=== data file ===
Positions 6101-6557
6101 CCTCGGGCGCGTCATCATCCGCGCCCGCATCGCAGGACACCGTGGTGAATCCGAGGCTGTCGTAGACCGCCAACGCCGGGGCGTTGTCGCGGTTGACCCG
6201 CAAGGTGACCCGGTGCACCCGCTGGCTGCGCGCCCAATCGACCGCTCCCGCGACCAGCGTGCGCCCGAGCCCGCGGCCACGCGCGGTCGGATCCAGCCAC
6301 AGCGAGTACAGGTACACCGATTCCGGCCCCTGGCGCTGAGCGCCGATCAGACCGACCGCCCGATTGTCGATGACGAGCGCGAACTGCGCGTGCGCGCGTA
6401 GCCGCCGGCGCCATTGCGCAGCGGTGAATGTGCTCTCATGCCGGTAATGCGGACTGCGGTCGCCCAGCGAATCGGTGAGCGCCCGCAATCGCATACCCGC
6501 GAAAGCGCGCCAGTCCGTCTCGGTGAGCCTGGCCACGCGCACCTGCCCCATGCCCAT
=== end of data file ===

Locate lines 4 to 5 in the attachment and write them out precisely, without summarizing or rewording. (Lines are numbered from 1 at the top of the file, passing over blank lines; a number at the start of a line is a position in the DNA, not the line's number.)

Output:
6301 AGCGAGTACAGGTACACCGATTCCGGCCCCTGGCGCTGAGCGCCGATCAGACCGACCGCCCGATTGTCGATGACGAGCGCGAACTGCGCGTGCGCGCGTA
6401 GCCGCCGGCGCCATTGCGCAGCGGTGAATGTGCTCTCATGCCGGTAATGCGGACTGCGGTCGCCCAGCGAATCGGTGAGCGCCCGCAATCGCATACCCGC